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I have had two big problems with the grapes, compared with Apples, pears and other fruit.

The first has been ripening them, which I may now have solved unless we have a dreadful September in coming years and even then...  A little bit of reading goes a long way, and I took some literary advice to cut back the foliage to uncover the grape, which i did about a month ago.   At the expense of some ripe fruit, more due to lack of water than lack of sunshine, I now have a splendid crop of ripe grapes with which I hope to obtain two gallons of wine. Last year's 1 gallon is still fermenting nicely.   Fermentation for Apple/cider and grape wine is completely different. Cider is nearly always very rapid, although there are ways of extending fermentation.  Wine just does not take to rapid fermentation. I just wonder which vintage it is that Bordeaux makes such a fuss about in November; probably last year's vintage trading on this year's crop!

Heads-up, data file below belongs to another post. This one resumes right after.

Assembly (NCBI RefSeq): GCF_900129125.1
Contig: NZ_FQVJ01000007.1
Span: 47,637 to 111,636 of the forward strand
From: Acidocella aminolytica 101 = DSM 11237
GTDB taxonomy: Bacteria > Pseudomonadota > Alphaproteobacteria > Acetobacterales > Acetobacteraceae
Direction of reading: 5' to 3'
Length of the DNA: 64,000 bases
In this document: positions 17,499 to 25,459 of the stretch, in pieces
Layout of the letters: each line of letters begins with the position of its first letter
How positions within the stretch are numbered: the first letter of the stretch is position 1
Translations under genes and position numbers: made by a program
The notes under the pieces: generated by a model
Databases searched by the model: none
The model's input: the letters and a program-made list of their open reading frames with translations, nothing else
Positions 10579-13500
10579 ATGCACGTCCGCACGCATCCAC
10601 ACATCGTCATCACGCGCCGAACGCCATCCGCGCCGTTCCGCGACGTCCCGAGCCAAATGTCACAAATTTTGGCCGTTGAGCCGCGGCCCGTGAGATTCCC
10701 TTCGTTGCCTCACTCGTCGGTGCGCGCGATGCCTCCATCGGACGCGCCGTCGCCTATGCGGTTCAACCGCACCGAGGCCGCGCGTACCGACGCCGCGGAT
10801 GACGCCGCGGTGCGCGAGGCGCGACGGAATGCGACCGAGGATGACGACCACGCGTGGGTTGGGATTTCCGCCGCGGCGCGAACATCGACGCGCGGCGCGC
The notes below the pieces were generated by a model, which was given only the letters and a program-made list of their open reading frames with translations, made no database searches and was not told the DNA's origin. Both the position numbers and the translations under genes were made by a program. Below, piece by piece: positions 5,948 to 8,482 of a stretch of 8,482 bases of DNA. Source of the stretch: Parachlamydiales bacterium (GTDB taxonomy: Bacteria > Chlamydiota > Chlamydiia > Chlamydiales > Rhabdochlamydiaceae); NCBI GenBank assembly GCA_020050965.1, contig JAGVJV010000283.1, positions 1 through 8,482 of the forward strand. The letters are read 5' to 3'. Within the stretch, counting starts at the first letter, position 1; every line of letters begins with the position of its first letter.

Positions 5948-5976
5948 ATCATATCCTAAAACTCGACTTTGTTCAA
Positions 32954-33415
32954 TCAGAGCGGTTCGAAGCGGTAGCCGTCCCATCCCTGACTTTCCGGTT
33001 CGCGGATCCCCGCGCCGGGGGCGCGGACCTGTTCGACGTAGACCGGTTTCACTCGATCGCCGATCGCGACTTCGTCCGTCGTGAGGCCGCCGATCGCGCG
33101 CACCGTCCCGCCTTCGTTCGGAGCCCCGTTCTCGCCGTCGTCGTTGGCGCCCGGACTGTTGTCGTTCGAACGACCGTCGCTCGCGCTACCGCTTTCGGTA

The second problem has been the acidity both of the cider and the wine. I have been diluting my own cider for some time, with water, which is one way of reducing it, but not the best.  Very small quantities of precipitate of chalk (I presume the precipitation is for hygiene purposes) have a big effect, so much that a necessary bite to the drink can be lost with too much.

This year my Cider will be marketable on account of dealing with such acidity, although it will nearly all be for me!!

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Comment by Gareth Howell on October 20, 2015 at 20:19

Most of the grape varieties that I've got now ripen at the beginning of October, just the same as one of the two main species of Pear, so ripening is no more a problem than more local fruit. there may be some deterioration of grapes compared with pears but actually the one species of "dessert" grape, I think they may be described as, are quite resilient, hard until ripe.

Somebody was impressed by the vine climbing up a derelict pear tree, and suggested a "grape tree!"

This seemed like a good idea so I looked around for very high poles and eventually found some 13' long Horse jumping poles (cylindrical) which should stand the test of facing south to produce 3 grape trees in due course.   Whether there is enough water in the ground just there remains to be seen but it is very near the well.

Grape 11' up  !  2ft set in concrete.  Heh !Heh!

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